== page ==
How to Stay Warm When Hammock Camping

How to Stay Warm When Hammock Camping

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When you think about camping, you probably conjure up images of tents and sleeping bags. In recent times however, hammock camping has received a surge of appeal among campers and backpackers alike for several good reasons, most notably because it’s the hot, new way of sleeping in the midst of Mother Nature.  

Before answering the big question of how to stay warm when hammock camping, it is important to understand how this type of camping differs from traditional camping, so that you can pack the right gear for your outdoor adventure.

Think Outside the Tent 

Hammock camping just like the name would suggest is basically sleeping in a hammock rather than a tent. But the hammocks used for camping are not to be confused with backyard hammocks that typically feature woven nets and wooden spreader bars.

Camping hammocks are designed exclusively for sleeping in the Great Outdoors, and in most cases tip the scales at less than 3 lbs. They come with straps, a tarp or a rainfly and mosquito netting, and can easily be packed away to the size of a softball, making them a better option than most backpacking tents.

Tent camping is how most campers start off; hence, is deeply rooted in camping traditions. One of the biggest reasons people choose to camp in a tent is because they offer a level of security and the coziness of a miniature home. Adding to this, they offer protection from inclement weather, pesky insects and animals.

Hammock camping offers all the aforementioned benefits and much more, given that some of the best camping hammocks come with the same premium features as the best tents.

One of the downsides however of hammock camping is even though they offer a nice spot to relax, and some even double up as camping chairs, they ideally aren’t a great choice in harsh weather.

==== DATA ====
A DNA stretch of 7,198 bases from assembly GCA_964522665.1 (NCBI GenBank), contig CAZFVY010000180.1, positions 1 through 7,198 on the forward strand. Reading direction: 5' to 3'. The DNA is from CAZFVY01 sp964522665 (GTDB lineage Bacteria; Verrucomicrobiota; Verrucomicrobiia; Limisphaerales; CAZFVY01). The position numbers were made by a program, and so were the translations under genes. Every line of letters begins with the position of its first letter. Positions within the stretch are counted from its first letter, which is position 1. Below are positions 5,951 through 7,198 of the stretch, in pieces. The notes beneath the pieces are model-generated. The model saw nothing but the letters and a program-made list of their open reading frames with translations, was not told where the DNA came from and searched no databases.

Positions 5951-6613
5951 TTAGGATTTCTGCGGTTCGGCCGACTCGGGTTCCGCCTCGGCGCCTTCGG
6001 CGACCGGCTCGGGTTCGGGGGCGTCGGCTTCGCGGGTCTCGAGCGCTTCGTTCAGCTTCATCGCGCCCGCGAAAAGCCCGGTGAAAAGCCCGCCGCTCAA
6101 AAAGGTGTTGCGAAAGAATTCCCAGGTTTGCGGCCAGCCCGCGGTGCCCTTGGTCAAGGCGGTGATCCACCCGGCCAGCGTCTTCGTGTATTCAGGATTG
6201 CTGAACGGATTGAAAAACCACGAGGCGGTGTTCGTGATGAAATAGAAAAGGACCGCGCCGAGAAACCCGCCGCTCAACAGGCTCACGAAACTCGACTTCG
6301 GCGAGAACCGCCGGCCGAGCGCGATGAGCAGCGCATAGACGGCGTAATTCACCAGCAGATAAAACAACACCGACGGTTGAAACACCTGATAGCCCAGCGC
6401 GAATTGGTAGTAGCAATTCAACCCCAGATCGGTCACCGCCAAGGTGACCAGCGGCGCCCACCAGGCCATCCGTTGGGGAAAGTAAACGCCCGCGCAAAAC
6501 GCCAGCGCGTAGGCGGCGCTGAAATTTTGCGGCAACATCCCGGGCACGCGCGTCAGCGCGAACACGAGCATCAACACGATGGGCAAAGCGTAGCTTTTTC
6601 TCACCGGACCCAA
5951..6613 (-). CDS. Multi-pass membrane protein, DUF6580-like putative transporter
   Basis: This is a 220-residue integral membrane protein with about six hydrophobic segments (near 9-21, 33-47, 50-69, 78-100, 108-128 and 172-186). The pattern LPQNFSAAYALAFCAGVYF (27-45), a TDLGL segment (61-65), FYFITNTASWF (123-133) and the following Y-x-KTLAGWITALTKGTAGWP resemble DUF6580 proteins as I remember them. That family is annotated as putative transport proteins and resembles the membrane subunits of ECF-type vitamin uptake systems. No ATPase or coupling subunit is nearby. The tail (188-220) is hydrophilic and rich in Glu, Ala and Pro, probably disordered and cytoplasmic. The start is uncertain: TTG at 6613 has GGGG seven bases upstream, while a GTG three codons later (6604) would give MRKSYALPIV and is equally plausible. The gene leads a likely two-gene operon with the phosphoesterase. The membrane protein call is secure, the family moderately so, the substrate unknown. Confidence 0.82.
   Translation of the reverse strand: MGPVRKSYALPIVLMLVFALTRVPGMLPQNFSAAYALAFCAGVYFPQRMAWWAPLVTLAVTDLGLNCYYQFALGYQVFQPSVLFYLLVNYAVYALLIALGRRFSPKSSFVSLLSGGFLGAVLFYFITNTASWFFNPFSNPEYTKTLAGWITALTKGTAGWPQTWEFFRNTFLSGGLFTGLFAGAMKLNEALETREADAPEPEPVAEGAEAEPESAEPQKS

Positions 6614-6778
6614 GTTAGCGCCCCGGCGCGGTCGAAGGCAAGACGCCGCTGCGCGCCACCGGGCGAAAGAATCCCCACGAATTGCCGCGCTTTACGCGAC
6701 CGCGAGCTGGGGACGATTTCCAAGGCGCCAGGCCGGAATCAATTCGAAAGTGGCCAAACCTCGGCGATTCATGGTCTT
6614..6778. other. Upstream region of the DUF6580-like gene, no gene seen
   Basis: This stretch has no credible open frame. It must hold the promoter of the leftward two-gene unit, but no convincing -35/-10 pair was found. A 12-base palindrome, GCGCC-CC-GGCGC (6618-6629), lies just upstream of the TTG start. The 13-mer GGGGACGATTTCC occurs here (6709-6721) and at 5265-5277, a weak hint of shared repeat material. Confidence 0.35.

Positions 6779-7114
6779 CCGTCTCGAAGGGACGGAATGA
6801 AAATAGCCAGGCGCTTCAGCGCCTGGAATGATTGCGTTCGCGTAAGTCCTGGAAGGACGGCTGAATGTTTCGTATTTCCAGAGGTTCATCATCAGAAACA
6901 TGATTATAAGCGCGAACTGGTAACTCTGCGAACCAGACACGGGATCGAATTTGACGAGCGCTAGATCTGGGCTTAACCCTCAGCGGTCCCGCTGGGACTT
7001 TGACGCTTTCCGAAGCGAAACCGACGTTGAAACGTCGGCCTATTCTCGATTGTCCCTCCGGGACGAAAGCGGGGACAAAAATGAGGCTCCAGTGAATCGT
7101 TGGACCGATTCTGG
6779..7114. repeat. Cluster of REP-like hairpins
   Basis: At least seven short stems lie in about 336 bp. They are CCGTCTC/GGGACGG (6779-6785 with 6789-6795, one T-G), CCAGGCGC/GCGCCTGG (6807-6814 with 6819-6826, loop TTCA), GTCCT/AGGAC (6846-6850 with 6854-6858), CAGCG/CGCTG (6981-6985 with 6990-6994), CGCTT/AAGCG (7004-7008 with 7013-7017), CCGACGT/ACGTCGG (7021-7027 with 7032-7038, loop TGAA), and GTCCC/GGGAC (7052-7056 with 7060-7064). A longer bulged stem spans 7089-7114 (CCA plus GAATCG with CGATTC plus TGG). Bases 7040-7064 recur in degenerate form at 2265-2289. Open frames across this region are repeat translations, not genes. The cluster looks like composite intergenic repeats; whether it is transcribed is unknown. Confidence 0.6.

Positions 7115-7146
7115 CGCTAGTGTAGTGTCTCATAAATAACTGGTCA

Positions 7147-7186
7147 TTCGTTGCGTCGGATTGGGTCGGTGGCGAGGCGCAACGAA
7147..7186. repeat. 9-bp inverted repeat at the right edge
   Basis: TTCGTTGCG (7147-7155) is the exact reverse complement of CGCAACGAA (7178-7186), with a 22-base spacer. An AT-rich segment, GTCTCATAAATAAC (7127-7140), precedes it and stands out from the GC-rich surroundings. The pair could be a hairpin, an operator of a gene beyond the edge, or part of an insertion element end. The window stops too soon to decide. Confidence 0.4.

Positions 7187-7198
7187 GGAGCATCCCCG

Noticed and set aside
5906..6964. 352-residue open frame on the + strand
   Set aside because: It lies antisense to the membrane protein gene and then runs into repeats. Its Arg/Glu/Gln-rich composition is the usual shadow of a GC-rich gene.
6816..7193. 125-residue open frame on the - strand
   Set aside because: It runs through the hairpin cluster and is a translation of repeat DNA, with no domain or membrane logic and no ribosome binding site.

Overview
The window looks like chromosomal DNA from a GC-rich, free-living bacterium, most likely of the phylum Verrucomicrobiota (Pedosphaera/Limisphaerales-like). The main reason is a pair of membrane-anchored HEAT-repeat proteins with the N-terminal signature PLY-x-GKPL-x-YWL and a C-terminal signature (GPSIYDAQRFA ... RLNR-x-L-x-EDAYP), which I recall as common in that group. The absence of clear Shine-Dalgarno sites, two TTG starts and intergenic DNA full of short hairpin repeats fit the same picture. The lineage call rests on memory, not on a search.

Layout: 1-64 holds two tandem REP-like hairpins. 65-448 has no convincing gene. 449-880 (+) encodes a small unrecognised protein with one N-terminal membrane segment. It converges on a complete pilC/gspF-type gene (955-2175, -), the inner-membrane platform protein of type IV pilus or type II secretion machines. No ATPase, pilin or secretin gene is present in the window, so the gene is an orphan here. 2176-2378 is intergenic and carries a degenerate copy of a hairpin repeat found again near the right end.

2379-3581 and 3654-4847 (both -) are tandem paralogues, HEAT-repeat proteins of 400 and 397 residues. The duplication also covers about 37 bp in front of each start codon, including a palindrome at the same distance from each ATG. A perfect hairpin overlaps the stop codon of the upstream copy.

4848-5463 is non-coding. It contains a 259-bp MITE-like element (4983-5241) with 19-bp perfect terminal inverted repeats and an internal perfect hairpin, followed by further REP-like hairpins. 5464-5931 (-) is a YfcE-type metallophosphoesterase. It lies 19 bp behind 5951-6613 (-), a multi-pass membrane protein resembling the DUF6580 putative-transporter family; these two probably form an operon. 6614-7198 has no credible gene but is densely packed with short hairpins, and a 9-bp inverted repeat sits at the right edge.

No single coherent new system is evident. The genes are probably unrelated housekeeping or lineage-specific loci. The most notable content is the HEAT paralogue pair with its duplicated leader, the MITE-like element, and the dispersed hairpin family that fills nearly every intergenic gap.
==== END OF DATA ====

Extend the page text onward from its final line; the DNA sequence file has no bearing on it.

Furthermore, most if not all camping hammocks are designed to accommodate just one person, and offer limited room to do anything more than sleeping, reading or relaxing.

On a brighter note, hammock camping gear is easier to set up, and pack away after use compared to traditional tents. If you’re car camping, you can enjoy the best of both worlds – pack a tent and hammock and decide later which sleeping option you’d prefer for the night.

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Camping Hammock Buying Guide

In order to make your hammock camping experience more comfortable and enjoyable you need to buy the best camping hammock. But since no two hammocks are created equal, here are a few factors to consider when shopping for the best hammock for camping.

Weight capacity

This is generally represented in lbs., and the higher the number, the more weight it will accommodate. To give you a rough idea, most of the best camping hammocks are good for more than 200 lbs., so you can sleep in them with your six pack and bag of chips.